Have you ever thought that New York has the most interesting people? You're not alone. Photographer Brandon Stanton recently started a blog with the specific purpose of highlighting the humans of New York. A former bond trader from Chicago, Stanton gave up his career to move to New York. He says the project has helped him acclimate: “I think my unfamiliarity with the city helps the project, actually. I'm constantly being told the type of people I should be photographing if I really want to capture 'New York.' New York to me is what passes me on the street everyday.” And he claims that we aren’t that rude after all. (Thank you!)
Brandon has had the opportunity to photograph 1,723 people so far (including Barack Obama, Anna Wintour and that random guy who lives down the street). Wondering how I can possibly make it onto his site, I decided to ask Brandon a few questions:
Fashionista: What is it about New York (and its residents) that interests you? Brandon Stanton: The obvious answer is the amount of people. I went back to Chicago a couple months back to do some portraits, and I just remember thinking how empty the sidewalks were. It was like going from football to golf. Chicago is about as beautiful a city as there is, but I enjoy the rush and excitement of New York. A lot of people hate New York because it's so crowded. But whenever somebody steps on my foot in a packed subway, I remind myself that the excitement has trade-offs.
How does someone meet your criteria for being “interesting”? I've always said that I photograph whoever I find "interesting," and I've gotten a surprising amount of flak for choosing that word.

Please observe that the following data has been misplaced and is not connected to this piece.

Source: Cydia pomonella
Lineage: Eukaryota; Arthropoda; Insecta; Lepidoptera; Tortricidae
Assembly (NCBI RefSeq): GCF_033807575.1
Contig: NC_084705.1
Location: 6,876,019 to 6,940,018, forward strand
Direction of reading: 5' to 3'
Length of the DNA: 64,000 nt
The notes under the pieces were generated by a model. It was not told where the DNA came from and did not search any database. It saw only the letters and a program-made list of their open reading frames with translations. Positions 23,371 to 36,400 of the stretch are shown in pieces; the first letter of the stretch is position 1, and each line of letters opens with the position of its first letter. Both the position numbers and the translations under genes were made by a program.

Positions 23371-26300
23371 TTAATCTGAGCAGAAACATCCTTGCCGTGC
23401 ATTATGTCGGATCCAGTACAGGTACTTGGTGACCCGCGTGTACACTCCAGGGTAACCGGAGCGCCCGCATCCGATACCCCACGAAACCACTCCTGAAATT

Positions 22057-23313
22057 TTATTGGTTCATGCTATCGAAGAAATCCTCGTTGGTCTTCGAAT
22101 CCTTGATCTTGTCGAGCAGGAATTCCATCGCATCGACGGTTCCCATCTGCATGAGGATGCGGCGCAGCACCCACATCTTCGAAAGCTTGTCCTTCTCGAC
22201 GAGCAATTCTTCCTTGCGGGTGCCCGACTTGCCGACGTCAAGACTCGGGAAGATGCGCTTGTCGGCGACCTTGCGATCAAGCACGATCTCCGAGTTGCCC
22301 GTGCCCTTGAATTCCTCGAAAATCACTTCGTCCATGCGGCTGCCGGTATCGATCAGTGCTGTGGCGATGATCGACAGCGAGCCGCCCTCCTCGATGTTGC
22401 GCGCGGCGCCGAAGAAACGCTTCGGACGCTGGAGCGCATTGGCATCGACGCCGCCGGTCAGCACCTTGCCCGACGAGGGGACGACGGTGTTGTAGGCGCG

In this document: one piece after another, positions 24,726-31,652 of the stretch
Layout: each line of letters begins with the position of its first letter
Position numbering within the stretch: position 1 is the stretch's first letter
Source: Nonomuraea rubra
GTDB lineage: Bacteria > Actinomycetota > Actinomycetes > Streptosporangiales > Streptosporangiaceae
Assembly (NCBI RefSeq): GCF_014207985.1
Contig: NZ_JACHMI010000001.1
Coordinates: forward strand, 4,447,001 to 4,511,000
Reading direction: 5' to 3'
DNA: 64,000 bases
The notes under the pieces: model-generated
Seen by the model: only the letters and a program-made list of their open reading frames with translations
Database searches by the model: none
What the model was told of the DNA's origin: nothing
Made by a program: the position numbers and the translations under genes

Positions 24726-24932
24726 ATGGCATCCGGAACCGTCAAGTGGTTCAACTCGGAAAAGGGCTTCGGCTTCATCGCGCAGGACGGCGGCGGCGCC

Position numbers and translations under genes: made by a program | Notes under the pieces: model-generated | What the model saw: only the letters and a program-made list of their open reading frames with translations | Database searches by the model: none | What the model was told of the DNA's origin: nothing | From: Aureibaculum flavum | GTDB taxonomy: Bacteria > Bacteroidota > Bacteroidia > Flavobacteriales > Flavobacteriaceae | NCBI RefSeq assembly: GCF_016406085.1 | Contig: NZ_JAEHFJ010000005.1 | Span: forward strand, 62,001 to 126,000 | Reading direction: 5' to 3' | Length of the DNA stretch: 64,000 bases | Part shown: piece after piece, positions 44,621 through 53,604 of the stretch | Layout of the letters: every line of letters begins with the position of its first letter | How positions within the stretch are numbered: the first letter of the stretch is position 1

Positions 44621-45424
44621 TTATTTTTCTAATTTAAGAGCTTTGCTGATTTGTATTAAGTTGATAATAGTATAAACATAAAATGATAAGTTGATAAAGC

Some people think it devalues the people I choose not to photograph. But I stand by it. I can’t photograph everyone. So anyone who interests me, for any reason, I approach. Could be anything. My photographs are very diverse. There may be a few more beautiful women than necessary, but I mix it up pretty well. What are your favorite places in New York to photograph people? Probably my neighborhood--Bedford Stuyvesant, in Brooklyn. There is so much diversity. I wake up every morning to the call to prayer at the corner mosque. My favorite place to eat is a Trinidad Roti Shop. The neighborhood is filled with immigrants. It's a bit like the United Nations, minus any country currently on the Security Council. Who is the most interesting person you have photographed so far? That is really difficult to say. Some stories are hilarious and some are sad and some are inspiring. And I'm sure the most interesting stories were the ones I didn't learn. The people in my stories were only the ones that I had an opportunity to spend time with. I'm sure somewhere in my 1,700 photos is a modern day Leonardo Da Vinci, and I didn't even realize it. Have any people turned you down? At first, almost everyone. But I've gotten much, much better. Now very few people turn me down in Manhattan. In some of the other boroughs, I have to work a lot harder for the portraits I collect. But often the portraits from tougher neighborhoods are the ones I value the most. Where do you see this project going? My perception of the project is constantly evolving. When I began, I wanted 10,000 photos. I wanted to plot them all on a map. Pretty simple. But more and more, I started talking with the people I was photographing and writing about the stories. So my focus has really shifted from making this map, to telling these stories in a way that allows people to connect with the strangers around them. I think Humans of New York will be around for a long, long time. And yes, eventually there will be a map.